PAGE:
Multiple Objects

For borders, check out the Natural Earth project at . Some nice vector data sets there.

Can you post your CZML? If so I can take a quick look for you.

Ah, good point.

So, last year I had a similar task of needing to generate a file of vector country borders and a file of country label locations for the Cesium-based app we were building. I started with the Natural Earth “110m Country” dataset available at . The zip file available for download contains data in the “ESRI shapefile” format ( ), which is a widely used geodata format for vector data.

Now, Cesium doesn’t understand shapefiles directly. However, there is a “CZML-Writer” project that is able to do some offline conversion of data into CZML format ( ). I wound up cloning that repo, poking around the C# version implementation, and adding some abilities to it to allow it to perform the exact conversion process I wanted. If I remember right, it had shapefile logic in the codebase, but for some reason it wasn’t actually hooked up to the CLI at the time. Also, I wanted to do some filtering of what shapefile entries were being converted based on some of the data attributes, and spent some time adding a custom bit of argument handling based on a 3rd-party expression parsing library. I also generated the country label locations based on calculating the centroids of the largest single polygon for each country, which produced adequate results (found out later that apparently label placement is actually an area of pretty serious academic research).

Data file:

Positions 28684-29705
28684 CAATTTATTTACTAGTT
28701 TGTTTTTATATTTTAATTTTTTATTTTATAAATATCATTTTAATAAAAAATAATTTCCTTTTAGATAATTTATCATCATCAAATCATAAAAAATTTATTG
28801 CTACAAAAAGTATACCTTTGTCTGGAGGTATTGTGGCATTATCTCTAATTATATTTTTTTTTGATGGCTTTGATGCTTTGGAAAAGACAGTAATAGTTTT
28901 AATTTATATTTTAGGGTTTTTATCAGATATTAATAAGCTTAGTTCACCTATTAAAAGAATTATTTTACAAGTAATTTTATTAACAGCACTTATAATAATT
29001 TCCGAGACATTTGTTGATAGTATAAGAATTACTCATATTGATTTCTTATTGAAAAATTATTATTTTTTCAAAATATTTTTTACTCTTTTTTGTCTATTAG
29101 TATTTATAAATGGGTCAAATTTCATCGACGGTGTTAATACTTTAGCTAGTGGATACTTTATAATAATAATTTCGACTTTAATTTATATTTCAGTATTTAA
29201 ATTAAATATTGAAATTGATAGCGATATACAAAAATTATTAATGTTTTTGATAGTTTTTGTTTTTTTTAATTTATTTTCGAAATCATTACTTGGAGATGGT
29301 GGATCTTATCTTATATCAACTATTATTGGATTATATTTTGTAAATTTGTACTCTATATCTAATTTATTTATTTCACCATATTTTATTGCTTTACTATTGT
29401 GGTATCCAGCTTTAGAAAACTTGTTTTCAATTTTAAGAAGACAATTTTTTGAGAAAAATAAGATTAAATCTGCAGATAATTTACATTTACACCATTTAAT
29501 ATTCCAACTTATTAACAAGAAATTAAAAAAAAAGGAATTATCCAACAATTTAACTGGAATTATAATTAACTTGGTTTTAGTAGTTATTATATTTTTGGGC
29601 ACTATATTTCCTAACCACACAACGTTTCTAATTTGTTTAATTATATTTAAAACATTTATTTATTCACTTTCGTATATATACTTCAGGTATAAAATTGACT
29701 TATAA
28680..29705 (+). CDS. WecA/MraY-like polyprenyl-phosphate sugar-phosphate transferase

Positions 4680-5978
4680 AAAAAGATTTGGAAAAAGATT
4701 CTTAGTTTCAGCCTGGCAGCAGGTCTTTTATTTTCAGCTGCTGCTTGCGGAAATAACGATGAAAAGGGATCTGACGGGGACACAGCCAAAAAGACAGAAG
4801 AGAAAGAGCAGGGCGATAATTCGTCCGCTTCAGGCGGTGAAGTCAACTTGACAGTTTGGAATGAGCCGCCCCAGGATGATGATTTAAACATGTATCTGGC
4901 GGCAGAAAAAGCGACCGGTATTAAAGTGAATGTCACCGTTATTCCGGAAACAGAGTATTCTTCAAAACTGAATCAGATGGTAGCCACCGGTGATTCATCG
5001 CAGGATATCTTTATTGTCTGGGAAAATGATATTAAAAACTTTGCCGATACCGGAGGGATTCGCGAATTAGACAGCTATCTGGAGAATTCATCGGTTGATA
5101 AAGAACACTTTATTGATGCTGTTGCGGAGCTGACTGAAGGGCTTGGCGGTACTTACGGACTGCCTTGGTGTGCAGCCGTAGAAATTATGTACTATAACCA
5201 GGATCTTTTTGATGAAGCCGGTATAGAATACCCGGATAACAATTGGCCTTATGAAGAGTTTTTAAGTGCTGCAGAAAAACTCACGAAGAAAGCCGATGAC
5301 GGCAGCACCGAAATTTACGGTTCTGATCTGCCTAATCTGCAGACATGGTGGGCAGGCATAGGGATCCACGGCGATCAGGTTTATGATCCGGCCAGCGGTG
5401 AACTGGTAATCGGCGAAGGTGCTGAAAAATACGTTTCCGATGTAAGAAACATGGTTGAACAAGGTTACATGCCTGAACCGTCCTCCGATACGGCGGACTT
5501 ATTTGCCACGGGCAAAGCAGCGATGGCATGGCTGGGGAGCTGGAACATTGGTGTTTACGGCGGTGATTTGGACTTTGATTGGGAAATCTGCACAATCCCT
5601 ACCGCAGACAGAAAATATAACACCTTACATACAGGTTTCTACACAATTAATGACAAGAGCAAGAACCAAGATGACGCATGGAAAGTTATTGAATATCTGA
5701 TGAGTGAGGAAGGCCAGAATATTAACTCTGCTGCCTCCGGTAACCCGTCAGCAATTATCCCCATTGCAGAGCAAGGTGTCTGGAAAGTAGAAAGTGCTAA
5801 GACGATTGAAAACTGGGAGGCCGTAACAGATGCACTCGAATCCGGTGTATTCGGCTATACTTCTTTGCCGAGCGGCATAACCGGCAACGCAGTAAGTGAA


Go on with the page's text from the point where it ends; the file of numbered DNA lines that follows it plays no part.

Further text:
Ultimately, I was able to produce the two CZML files I needed, and moved on. I tried to get permission to submit my CZML-Writer changes back to the Cesium project, but got shot down at the time. I’ll be back into the office on Monday, and may take another stab at getting those submitted.

In any case, the TL;DR version is that ultimately you’ll need to take the polygon geocoordinates in the Natural Earth shapefiles and turn those into CZML polygon entries. Hopefully that’ll give you enough of a pointer to work from.

Mark Erikson